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DNA shuffling is a process by which two or more similar DNA sequences can be digested using restriction enzymes which cuts the DNA fragments in the same place. These fragments are mixed together using ligation reaction and this ultimately gives rise to a large number of hybrids. It is done so that the hybrids produced have unique properties or activities i.e., high activity and thermostability which were not present in the original sequences. In this case, DNA shuffling is used to generate a new hybrid cystatin which contains improved cathepsin B inhibitory activity. It is obtained from canecystatin-1 and oryzacystatin-1, which on recombination gives rise to the hybrid cystatin.
This technique of DNA shuffling differs from error-prone PCR because of the following reasons.
In error-prone PCR, DNA polymerase is used to amplify the target DNA by PCR which results in the insertation of incorrect nucleotides into the replicating DNA whereas in DNA shuffling, similar genes encoding different properties are shuffled together to produce different hybrids.
The method of error-prone PCR has a high error rate when the polymerase is used to amplify the wild-type sequence, but in case of DNA shuffling there is no error, when it treated with restriction enzyme.
Error-prone PCR is very effective when a library of mutants of the target gene is constructed whereas DNA shuffling is effective in creating unique properties or activities in the hybrid proteins, which are not present in the original sequences.
The gene shuffling technique is more suitable because the two genes CaneCPI-1and OC-I are different, but present high similarity in their DNA sequence. The gene CaneCPI-1was isolated from sugarcane, whereas the gene OC-I was extracted from rice and both of them reveal a similarity of 56%. These two genes were used in the library construction. The PCR products used in the reaction was amplified from these two genes using the pET28aCaneCPI-1 and pET28OC-I plasmids, as templates.
(b) What are the properties of DNase I and why was it used (in preference, for example, to a restriction enzyme) to cut the DNA for the gene shuffling procedure? (15 marks)
DNase I is a glycosylated polypeptide enzyme that is used in degradation of single and double-stranded DNA. It helps in the cleavage of DNA into 5´phosphodinucleotide and oligonucleotide fragments. In case of single stranded DNA, the activity of DNase I is much less compared to double stranded DNA. Divalent ions like Mg2+, Ca2+ or Zn2+ modifies the activity of DNase I i.e., DNA is degraded by making single-strand cuts in the phosphate backbone. On the other hand DNase I create double-strand breaks in the presence of Mn2+ or Co2+. They can remove DNA from RNA and protein preparations and can be used to nick translating DNA which can result in the generation of random fragments of DNA. They can cleave the DNA strand of a DNA: RNA hybrid and keep the RNA strand intact. They do not digest DNA to mononucleotides but yield 5'-phosphate di- and tri-nucleotides.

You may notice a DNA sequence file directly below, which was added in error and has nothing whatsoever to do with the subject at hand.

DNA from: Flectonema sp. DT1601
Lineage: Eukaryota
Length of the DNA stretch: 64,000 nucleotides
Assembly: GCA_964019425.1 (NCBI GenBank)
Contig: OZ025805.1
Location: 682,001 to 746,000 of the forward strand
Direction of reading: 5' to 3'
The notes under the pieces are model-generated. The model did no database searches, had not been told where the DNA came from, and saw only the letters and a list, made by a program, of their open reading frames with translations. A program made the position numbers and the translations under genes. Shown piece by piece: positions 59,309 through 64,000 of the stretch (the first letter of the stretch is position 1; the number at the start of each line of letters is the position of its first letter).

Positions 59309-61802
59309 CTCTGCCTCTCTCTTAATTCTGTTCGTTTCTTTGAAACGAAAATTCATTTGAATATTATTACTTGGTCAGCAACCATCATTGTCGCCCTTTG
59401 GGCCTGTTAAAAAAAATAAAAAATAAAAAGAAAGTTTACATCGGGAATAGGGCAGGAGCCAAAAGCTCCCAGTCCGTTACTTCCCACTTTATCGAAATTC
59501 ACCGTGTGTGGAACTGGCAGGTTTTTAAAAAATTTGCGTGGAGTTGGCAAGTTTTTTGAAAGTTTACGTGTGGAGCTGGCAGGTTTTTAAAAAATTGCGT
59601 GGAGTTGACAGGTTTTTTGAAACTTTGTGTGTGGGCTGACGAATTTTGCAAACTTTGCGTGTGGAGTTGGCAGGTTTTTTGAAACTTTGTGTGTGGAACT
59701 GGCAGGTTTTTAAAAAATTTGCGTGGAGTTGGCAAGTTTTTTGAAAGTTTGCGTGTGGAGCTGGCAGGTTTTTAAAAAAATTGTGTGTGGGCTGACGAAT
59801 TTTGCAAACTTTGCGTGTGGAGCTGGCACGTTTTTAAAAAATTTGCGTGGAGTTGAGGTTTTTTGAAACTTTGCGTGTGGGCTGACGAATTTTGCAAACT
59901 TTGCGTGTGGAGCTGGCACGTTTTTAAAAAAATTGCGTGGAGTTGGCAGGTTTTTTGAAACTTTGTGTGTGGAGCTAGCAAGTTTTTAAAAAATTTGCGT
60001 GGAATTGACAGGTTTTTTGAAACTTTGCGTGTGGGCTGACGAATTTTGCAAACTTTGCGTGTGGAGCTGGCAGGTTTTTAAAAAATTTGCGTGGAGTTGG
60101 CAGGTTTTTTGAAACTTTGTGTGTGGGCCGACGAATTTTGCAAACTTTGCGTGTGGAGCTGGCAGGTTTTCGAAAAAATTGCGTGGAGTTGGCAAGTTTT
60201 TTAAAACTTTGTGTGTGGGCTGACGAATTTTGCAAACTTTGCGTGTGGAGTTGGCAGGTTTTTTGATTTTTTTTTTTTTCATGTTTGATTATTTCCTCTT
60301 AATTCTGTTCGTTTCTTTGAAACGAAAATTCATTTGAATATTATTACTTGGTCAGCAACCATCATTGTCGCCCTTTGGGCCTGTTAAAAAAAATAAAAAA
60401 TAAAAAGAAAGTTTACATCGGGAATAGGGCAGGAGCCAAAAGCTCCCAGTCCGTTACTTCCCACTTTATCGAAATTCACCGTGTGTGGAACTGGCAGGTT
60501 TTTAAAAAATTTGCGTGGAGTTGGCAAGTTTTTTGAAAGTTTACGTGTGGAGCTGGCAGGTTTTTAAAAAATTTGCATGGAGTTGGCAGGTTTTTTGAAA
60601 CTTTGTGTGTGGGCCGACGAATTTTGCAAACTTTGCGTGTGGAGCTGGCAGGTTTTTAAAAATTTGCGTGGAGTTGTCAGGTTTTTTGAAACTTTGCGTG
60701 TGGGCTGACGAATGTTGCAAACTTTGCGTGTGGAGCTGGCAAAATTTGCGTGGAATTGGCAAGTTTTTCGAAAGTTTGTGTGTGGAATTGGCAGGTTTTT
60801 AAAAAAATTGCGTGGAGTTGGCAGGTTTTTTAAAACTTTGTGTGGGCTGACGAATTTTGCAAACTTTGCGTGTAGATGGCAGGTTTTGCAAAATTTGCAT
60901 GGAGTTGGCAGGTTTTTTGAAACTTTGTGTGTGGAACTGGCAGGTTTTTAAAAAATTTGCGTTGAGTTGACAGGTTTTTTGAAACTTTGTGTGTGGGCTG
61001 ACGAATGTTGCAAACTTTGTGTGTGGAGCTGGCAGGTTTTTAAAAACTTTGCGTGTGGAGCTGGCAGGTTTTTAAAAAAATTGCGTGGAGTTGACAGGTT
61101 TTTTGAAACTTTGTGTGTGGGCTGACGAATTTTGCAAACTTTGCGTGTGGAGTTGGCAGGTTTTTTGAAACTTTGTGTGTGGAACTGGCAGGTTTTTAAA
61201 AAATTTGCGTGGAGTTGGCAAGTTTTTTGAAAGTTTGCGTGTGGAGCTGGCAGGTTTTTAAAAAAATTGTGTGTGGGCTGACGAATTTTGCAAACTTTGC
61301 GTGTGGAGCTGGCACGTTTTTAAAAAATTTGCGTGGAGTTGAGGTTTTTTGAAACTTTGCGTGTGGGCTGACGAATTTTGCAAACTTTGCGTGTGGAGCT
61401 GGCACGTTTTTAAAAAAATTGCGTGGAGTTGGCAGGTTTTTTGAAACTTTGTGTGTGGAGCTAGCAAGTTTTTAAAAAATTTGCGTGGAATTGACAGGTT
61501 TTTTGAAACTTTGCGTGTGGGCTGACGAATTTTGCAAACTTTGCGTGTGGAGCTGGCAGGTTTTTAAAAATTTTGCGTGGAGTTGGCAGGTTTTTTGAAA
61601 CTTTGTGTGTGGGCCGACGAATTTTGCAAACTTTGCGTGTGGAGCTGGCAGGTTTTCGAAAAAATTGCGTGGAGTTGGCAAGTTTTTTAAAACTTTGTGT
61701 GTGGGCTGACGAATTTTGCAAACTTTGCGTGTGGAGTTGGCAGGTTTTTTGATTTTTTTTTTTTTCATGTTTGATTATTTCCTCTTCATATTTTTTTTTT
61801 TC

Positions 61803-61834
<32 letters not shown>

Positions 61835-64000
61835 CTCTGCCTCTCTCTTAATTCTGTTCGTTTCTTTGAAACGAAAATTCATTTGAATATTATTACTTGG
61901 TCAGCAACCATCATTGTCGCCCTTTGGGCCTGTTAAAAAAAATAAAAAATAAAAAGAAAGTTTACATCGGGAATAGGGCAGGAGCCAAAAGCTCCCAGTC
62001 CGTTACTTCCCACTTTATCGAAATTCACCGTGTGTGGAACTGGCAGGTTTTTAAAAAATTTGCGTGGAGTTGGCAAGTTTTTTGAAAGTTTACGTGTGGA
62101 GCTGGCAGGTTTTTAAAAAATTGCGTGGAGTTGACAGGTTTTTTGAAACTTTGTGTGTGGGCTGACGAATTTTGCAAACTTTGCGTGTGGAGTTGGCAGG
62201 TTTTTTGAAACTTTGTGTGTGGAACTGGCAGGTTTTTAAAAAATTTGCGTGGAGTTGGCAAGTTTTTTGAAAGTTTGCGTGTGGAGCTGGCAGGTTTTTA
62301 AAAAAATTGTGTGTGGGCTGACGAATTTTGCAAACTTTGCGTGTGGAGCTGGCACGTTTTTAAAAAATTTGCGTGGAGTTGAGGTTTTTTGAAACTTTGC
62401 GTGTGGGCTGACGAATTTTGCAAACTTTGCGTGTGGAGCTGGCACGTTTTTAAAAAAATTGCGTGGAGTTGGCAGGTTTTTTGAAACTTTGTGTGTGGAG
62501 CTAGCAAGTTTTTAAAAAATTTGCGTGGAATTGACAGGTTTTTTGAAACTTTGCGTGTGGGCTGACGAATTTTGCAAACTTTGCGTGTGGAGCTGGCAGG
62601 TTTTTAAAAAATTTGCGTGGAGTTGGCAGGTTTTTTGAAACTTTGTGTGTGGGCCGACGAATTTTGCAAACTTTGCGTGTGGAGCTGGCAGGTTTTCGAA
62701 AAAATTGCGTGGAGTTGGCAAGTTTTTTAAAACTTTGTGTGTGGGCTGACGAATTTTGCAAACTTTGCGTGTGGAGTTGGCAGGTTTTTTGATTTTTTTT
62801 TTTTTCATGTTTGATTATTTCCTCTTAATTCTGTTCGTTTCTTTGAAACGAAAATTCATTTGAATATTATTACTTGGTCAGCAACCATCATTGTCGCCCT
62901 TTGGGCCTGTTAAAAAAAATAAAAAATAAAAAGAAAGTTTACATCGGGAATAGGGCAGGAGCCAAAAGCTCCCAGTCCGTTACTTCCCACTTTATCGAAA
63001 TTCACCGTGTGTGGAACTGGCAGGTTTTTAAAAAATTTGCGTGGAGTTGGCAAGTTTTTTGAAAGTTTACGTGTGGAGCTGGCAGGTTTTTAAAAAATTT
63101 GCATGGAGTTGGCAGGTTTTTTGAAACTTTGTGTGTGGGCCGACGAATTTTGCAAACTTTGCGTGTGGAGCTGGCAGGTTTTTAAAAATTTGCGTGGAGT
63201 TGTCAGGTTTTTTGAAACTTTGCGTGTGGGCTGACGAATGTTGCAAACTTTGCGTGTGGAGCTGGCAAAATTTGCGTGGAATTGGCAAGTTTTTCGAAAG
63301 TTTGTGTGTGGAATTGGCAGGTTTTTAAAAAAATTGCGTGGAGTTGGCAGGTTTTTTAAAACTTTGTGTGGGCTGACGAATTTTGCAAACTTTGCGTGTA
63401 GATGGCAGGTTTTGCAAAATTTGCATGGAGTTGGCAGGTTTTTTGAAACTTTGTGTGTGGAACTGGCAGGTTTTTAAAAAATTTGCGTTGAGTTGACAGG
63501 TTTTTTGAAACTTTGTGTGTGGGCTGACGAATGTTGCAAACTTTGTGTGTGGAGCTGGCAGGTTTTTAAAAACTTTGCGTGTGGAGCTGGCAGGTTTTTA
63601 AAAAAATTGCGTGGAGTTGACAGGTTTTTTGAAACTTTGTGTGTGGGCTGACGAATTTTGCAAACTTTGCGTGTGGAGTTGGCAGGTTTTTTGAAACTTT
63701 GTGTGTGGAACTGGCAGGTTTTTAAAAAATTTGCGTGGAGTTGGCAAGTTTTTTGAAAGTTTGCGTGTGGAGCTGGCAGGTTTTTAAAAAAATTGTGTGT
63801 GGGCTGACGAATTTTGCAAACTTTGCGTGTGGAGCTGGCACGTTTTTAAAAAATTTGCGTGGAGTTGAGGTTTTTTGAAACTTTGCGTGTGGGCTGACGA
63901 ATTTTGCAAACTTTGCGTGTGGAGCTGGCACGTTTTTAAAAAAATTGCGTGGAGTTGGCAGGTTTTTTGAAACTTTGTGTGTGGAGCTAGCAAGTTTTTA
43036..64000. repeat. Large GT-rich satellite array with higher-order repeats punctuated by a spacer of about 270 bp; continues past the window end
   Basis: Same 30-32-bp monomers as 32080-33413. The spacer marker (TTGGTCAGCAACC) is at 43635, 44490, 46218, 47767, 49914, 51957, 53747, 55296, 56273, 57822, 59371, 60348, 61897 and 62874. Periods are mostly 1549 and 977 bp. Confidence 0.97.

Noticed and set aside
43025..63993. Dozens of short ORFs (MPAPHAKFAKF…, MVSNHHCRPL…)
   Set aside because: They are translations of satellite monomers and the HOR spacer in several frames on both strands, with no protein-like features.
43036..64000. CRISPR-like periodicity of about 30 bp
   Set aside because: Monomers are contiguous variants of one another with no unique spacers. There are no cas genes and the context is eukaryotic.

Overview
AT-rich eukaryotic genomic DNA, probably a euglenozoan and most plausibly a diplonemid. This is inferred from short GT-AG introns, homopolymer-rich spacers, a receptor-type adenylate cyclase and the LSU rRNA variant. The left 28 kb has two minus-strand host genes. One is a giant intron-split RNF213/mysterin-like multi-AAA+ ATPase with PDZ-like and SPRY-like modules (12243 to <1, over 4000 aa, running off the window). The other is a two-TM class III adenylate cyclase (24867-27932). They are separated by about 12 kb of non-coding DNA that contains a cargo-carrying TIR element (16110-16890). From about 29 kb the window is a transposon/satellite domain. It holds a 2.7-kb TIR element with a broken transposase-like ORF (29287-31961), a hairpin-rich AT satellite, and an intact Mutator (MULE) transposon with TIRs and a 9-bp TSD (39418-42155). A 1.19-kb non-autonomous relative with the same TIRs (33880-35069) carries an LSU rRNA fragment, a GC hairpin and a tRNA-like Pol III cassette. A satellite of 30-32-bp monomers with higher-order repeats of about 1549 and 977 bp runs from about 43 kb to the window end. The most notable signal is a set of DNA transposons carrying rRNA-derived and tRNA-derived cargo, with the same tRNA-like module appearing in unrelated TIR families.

In the experiment conducted, DNase I is used as the restriction enzyme to cut DNA because they can cut all the 4 bases in heterogeneous dsDNA and the cleavage induced does not differ more than 3-fold. Apart from this it was seen that DNase I could completely digest the substrates of DNA which was present in 100µl of buffer which contained 50 mM Tris-HCl along with 1 mM MnCl2. The pH of the buffer was maintained at 7.4. The use of Mn2+ instead of Mg2+ in this step also improves the fidelity of DNA shuffling three times. There are other important features of this enzyme and these factors have lead to the usage of D in not only this experiment but also other experimental procedures. They can identify o protein binding sequences on DNA, help to prevent clumping when handled with cultured cells, and leads to the creation of a fragmented library of DNA sequences in case of in vitro recombination reactions.
(c) Describe and explain the methods used for selecting desirable mutant genes? (20 marks)
The mutant genes selected in this experiment are CaneCPI-1and OC-I Site-directed mutagenesis
(d) Explain the evidence that shows why the cystatin mutants described in this paper represent progress towards development of inhibitors of human cathepsin B? (25 marks)